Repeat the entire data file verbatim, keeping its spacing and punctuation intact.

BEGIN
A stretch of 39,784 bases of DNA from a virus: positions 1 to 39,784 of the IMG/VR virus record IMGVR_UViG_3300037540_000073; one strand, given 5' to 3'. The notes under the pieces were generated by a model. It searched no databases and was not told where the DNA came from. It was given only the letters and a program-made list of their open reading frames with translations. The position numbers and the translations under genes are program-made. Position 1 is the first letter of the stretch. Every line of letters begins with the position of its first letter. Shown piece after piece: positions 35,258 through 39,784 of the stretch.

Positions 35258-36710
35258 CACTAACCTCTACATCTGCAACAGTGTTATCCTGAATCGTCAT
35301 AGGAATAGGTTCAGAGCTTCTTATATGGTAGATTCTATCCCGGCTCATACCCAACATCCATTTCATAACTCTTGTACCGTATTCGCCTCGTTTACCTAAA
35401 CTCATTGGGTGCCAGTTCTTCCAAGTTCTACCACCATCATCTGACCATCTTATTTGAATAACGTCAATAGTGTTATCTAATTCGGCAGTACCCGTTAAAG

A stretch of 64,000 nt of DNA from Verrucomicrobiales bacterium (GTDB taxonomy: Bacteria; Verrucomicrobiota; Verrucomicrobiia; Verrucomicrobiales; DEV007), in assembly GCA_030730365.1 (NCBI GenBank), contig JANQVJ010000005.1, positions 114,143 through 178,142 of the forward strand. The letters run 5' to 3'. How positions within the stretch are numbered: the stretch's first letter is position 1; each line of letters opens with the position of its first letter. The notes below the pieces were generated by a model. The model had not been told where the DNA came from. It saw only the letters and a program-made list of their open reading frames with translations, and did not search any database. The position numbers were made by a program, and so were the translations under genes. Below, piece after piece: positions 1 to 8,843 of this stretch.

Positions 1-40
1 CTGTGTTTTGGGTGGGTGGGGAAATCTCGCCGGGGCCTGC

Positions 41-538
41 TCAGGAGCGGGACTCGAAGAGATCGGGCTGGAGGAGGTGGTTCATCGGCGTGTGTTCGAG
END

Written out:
A stretch of 39,784 bases of DNA from a virus: positions 1 to 39,784 of the IMG/VR virus record IMGVR_UViG_3300037540_000073; one strand, given 5' to 3'. The notes under the pieces were generated by a model. It searched no databases and was not told where the DNA came from. It was given only the letters and a program-made list of their open reading frames with translations. The position numbers and the translations under genes are program-made. Position 1 is the first letter of the stretch. Every line of letters begins with the position of its first letter. Shown piece after piece: positions 35,258 through 39,784 of the stretch.

Positions 35258-36710
35258 CACTAACCTCTACATCTGCAACAGTGTTATCCTGAATCGTCAT
35301 AGGAATAGGTTCAGAGCTTCTTATATGGTAGATTCTATCCCGGCTCATACCCAACATCCATTTCATAACTCTTGTACCGTATTCGCCTCGTTTACCTAAA
35401 CTCATTGGGTGCCAGTTCTTCCAAGTTCTACCACCATCATCTGACCATCTTATTTGAATAACGTCAATAGTGTTATCTAATTCGGCAGTACCCGTTAAAG

A stretch of 64,000 nt of DNA from Verrucomicrobiales bacterium (GTDB taxonomy: Bacteria; Verrucomicrobiota; Verrucomicrobiia; Verrucomicrobiales; DEV007), in assembly GCA_030730365.1 (NCBI GenBank), contig JANQVJ010000005.1, positions 114,143 through 178,142 of the forward strand. The letters run 5' to 3'. How positions within the stretch are numbered: the stretch's first letter is position 1; each line of letters opens with the position of its first letter. The notes below the pieces were generated by a model. The model had not been told where the DNA came from. It saw only the letters and a program-made list of their open reading frames with translations, and did not search any database. The position numbers were made by a program, and so were the translations under genes. Below, piece after piece: positions 1 to 8,843 of this stretch.

Positions 1-40
1 CTGTGTTTTGGGTGGGTGGGGAAATCTCGCCGGGGCCTGC

Positions 41-538
41 TCAGGAGCGGGACTCGAAGAGATCGGGCTGGAGGAGGTGGTTCATCGGCGTGTGTTCGAG